I am trying to Evaluate the Limit: $$L=\lim_{(x,y)\to (0,0)}\frac{x^3+y^3}{x^2+2y}$$

I tried the Paths: $y=x^2$, $y=mx$, etc i got the Limit as Zero. Finally I used Polar Coordinates we get: $$L=\lim_{r \to 0}\frac{r^2(\cos^3 t+\sin^3 t)}{r\cos^2 t+2\sin t}=0$$

I have doubt that does Polar Co-ordinates covers all the Paths towards Origin or only Straight line Paths?

EDIT: Now based on this i have gone through some existing threads. I came to know that Polar coordinates are used to take path towards origin on a straight line only as $\theta$ is a constant thereof.

If we take any curvy path $\theta=\theta(r)$ and hence we cannot estimate the limit.

I tried Parabola path $y=x^2$ in Polar coordinates which is:


Expressing $r$ in terms of $\theta$ we get:


Now as $r \to 0$ $\theta \to 0$ is this possible?

  • $\begingroup$ If you can use squeeze theorem, polar coordinates will cover everything, but I don't see an immediate manipulation to make that happen. $\endgroup$ – Ninad Munshi Jan 3 '20 at 17:57

If both numerator and denominator are homogeneous, polar coordinates can finish the problem. Here, the denominator is $x^2 + 2 y,$ and this is exactly equal to zero along the parabola $$ y = -\frac{x^2}{2} $$ which passes through the origin.

Therefore the fraction cannot describe a continuous function. It is not defined along the parabola, and it has arbitrarily large values when we look at points very close to the parabola.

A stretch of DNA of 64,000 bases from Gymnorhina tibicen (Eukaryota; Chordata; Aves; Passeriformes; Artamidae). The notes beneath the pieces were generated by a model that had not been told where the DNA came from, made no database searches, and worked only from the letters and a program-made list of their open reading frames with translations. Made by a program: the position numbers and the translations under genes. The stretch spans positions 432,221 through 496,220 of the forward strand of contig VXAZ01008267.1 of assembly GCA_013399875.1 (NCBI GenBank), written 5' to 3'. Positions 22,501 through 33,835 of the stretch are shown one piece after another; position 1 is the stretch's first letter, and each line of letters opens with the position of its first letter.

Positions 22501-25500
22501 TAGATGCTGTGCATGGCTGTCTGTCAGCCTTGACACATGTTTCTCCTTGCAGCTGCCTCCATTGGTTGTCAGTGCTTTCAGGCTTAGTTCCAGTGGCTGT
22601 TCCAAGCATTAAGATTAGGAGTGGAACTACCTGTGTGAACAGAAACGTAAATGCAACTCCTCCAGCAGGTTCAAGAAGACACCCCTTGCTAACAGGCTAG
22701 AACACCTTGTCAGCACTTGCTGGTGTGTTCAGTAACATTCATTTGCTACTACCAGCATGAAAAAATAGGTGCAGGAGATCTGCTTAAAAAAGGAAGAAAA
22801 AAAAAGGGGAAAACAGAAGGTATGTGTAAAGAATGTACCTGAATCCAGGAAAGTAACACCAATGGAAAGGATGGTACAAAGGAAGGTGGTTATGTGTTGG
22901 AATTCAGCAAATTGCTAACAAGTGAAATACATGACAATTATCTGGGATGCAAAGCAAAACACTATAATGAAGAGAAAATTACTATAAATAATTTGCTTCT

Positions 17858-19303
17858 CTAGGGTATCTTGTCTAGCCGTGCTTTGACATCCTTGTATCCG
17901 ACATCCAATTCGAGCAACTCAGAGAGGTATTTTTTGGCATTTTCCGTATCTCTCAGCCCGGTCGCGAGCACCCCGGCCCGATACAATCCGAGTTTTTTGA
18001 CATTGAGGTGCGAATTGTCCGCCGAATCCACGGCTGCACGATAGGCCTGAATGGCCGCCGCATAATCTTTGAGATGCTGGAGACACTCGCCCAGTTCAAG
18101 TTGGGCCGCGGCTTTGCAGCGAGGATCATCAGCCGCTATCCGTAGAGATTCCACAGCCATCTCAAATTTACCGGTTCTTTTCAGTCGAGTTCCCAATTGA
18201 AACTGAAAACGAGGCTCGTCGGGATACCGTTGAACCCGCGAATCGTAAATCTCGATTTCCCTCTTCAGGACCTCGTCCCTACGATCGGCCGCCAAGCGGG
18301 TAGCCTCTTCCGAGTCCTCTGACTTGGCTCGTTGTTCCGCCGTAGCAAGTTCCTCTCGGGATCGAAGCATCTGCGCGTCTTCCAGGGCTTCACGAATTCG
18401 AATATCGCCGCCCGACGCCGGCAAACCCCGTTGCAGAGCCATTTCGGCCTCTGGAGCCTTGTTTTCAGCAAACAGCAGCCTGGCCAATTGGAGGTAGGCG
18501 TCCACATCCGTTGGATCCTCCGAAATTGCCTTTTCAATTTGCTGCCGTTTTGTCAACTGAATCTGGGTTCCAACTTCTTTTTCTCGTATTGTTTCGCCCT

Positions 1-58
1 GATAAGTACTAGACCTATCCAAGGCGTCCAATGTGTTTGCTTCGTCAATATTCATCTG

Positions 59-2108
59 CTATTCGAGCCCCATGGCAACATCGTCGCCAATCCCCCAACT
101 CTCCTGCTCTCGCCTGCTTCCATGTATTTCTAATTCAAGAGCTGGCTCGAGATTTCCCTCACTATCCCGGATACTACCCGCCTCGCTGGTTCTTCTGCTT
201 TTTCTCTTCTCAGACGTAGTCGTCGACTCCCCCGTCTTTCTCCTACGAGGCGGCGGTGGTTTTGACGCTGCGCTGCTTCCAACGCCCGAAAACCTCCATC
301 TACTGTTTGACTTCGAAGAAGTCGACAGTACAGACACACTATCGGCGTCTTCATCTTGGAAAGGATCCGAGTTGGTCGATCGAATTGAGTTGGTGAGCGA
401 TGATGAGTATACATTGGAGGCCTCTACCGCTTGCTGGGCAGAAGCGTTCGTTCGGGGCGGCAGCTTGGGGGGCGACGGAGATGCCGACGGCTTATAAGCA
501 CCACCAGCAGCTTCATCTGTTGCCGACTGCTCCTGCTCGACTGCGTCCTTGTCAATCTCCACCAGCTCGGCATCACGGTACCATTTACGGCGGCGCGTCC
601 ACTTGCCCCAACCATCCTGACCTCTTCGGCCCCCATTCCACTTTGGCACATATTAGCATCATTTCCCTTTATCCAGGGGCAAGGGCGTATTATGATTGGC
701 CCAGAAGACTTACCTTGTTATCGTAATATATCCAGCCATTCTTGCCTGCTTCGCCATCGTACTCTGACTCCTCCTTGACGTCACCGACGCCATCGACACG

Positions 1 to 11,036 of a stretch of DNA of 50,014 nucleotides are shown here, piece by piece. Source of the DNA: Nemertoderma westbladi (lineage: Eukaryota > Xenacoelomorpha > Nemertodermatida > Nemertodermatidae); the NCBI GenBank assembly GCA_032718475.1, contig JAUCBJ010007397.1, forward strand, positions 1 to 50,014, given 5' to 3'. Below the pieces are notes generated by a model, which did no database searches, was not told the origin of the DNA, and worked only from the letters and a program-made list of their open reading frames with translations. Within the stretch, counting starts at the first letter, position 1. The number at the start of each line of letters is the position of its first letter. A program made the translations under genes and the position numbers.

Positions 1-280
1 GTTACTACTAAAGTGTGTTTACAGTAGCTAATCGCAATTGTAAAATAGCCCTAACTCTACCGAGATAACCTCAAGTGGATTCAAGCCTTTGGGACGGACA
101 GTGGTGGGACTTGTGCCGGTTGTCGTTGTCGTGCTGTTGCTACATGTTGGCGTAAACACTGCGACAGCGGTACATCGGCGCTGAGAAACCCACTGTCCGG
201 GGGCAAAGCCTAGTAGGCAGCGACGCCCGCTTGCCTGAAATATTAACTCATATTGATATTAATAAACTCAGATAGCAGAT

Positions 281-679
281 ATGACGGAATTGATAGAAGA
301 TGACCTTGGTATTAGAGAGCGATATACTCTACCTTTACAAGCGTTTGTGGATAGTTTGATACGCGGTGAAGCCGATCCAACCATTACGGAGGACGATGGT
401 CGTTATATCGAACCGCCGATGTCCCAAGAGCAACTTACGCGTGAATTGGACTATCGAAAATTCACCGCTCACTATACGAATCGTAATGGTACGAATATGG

OR: along the path $y = - \frac{x^2}{2} + x^3,$ your function (the fraction) has limit $\frac{1}{2}\; . \; \; $ along the path $y = - \frac{x^2}{2} - x^3,$ your function (the fraction) has limit $\frac{-1}{2}$

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  • $\begingroup$ Do you mean to say the parabolic path you mentioned is included in Polar Coordinates? $\endgroup$ – Umesh shankar Jan 3 '20 at 18:03

For an explicit example of a limit that approaches a nonzero, noninfinite value, take $y = -\frac{1}{2}x^2 + x^3 $

$$\lim_{x\to 0} \frac{x^3-x^6(\frac{1}{2} - x)^3}{x^2 - 2(\frac{1}{2}x^2 - x^3)} = \lim_{x\to 0} \frac{x^3 + O(x^6)}{2x^3} = \frac{1}{2}$$


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